Species in wildlife trade: socio-economic factors influence seahorse relative abundance in Thailand

Unsustainable wildlife trade negatively impacts wild populations of traded species. Thus to assess these population impacts and manage trade, we need to find and characterize extant populations. Seahorses are one of the most heavily traded marine animals, with almost 6 million individuals exported worldwide annually. Thailand, the top exporter, is responsible for 88% of global export volumes of dried seahorses. Here, we sought to locate seahorse hotspots in Thailand – places where seahorses are still abundant, and elucidate predictors of these hotspots. Because seahorses have economic value, we included socio-economic parameters in addition to environmental parameters. From underwater surveys, 46 seahorses from three species were spotted at 13 of 46 sites, with Hippocampus spinosissimus most commonly observed. The highest seahorse densities were found off Chonburi province within the Gulf of Thailand. Seahorse density and presence were not significantly associated with habitat type, while access to market was the strongest predictor. Seahorses were less abundant in areas with a seahorse market, presumably because proximate seahorse resources in these areas are attractive commodities to extract for fishers. Intense fishing activity has already greatly impacted seahorse populations in Thailand, potentially obscuring natural habitat preferences and leading to population declines. For heavily traded species whose natural populations are already impacted, human processes may have a stronger effect on species distribution than habitat type or quality. Beyond identifying and protecting suitable habitats, the preservation of seahorse populations depends on changing human behavior in interacting with seahorses and the strict enforcement of existing fishing regulations.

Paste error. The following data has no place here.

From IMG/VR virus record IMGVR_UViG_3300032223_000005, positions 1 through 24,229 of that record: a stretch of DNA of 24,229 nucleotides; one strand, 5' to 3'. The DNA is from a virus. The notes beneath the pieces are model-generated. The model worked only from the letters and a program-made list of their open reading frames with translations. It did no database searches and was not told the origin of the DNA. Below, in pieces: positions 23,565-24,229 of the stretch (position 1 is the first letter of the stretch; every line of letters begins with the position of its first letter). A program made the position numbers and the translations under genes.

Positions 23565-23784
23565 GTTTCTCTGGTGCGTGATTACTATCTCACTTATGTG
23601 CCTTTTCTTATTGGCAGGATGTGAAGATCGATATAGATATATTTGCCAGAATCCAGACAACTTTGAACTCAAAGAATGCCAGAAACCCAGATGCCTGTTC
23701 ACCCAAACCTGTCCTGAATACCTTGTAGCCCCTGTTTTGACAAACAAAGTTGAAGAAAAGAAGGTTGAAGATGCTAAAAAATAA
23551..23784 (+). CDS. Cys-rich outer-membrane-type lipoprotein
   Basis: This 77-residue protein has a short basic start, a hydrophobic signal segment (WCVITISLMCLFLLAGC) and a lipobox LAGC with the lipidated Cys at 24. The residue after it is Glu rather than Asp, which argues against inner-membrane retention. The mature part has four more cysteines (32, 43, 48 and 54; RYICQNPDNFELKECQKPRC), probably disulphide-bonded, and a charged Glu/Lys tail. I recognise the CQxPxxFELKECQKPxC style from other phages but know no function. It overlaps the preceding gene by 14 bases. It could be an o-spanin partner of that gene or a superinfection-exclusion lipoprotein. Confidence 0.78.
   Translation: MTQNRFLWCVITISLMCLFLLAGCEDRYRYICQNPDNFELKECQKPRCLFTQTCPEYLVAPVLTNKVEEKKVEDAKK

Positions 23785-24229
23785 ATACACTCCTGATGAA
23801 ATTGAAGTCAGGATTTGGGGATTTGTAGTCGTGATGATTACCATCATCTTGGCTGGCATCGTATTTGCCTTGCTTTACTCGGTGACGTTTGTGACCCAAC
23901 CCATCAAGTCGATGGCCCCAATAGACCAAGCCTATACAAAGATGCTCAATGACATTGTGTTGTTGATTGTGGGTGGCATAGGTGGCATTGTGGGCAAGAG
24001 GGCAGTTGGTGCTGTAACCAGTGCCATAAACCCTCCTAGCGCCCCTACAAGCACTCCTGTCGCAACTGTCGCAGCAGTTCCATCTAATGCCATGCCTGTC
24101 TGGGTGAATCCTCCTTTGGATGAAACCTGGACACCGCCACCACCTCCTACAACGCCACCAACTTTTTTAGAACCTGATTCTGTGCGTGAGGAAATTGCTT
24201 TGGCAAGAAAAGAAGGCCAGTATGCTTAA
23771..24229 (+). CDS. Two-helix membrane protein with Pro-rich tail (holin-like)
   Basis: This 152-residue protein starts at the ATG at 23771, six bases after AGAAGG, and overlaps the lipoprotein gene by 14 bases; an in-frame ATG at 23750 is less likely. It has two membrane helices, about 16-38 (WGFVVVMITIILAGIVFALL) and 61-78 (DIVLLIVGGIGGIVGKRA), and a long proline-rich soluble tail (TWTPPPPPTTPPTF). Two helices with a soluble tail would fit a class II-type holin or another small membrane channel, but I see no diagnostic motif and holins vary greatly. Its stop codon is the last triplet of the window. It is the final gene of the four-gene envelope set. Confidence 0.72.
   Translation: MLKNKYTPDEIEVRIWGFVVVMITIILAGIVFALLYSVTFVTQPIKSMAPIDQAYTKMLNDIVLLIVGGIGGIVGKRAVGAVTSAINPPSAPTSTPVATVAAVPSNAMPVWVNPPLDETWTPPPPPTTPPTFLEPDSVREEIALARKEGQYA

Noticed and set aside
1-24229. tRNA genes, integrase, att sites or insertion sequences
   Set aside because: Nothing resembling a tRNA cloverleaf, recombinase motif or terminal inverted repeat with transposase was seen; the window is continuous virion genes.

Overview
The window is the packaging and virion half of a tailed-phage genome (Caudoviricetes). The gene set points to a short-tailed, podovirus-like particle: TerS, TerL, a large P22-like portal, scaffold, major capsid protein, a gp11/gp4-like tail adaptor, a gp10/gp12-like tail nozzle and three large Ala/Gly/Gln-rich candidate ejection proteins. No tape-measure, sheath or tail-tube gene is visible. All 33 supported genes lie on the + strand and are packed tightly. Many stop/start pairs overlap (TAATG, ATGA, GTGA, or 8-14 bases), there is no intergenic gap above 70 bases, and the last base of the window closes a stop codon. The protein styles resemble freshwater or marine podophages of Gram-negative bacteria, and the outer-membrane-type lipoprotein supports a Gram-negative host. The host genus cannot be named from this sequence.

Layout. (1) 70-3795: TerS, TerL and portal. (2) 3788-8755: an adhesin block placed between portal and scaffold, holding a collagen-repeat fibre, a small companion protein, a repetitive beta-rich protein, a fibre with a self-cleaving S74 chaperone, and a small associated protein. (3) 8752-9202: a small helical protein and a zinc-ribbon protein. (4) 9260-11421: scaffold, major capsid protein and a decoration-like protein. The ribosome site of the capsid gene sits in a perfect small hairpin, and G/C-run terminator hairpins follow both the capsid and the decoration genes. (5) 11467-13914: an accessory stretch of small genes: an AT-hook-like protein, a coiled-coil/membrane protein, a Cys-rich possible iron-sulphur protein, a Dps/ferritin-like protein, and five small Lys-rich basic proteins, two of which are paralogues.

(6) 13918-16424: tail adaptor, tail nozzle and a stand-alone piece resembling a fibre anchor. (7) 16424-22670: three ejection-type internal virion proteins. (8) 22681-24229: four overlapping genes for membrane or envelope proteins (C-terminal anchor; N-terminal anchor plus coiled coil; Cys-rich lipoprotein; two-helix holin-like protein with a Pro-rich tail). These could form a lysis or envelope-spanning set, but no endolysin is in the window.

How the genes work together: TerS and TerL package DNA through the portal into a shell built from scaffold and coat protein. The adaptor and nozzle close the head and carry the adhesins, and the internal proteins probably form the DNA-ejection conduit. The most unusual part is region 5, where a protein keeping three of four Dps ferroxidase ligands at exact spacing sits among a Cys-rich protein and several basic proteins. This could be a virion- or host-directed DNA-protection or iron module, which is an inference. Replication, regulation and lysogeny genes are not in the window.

Loh, T. L., Tewfik, A., Aylesworth, L. & R. Phoonsawat (2016). Species in wildlife trade: socio-economic factors influence seahorse relative abundance in Thailand. Biological Conservation201, 301-308. https://doi.org/10.1016/j.biocon.2016.07.022